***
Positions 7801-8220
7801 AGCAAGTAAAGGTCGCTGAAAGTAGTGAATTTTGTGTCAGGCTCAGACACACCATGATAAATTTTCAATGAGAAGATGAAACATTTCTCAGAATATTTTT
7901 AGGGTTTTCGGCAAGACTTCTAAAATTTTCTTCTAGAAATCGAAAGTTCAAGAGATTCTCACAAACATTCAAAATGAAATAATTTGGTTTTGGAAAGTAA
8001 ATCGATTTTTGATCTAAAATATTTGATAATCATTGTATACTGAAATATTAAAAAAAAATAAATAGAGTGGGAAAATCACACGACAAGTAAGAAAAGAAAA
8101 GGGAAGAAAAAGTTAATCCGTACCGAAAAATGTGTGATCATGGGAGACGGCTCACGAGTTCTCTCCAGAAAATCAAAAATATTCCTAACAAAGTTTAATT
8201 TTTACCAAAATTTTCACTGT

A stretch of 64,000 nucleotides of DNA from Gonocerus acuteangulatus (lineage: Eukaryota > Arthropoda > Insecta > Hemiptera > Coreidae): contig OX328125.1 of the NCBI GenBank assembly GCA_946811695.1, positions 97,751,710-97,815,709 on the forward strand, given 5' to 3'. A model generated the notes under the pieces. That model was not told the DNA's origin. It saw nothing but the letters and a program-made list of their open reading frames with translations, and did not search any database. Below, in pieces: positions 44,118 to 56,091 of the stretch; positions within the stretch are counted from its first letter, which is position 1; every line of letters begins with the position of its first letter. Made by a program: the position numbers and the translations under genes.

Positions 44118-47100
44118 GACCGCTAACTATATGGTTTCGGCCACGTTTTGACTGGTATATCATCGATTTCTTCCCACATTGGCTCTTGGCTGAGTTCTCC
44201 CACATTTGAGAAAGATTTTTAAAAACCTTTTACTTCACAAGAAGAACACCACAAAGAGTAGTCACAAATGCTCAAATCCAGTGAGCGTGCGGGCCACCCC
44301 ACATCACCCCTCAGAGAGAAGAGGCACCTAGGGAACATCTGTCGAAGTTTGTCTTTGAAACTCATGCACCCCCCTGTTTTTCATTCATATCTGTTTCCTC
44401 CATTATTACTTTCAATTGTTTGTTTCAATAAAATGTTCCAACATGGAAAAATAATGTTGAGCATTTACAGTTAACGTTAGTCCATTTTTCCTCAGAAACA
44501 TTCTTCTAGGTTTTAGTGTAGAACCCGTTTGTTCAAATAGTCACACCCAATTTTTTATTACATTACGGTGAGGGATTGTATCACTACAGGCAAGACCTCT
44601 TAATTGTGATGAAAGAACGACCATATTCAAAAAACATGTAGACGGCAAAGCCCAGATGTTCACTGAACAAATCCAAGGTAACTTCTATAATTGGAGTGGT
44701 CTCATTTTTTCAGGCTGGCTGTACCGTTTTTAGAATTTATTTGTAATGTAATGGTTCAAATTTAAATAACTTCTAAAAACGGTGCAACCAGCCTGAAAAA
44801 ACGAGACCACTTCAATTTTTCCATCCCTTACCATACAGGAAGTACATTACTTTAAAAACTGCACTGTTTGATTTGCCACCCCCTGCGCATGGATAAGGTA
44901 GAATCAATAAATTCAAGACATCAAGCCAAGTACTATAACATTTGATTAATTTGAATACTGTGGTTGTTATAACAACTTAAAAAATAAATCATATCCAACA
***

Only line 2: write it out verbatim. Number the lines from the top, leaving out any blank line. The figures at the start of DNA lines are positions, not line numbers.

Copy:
7801 AGCAAGTAAAGGTCGCTGAAAGTAGTGAATTTTGTGTCAGGCTCAGACACACCATGATAAATTTTCAATGAGAAGATGAAACATTTCTCAGAATATTTTT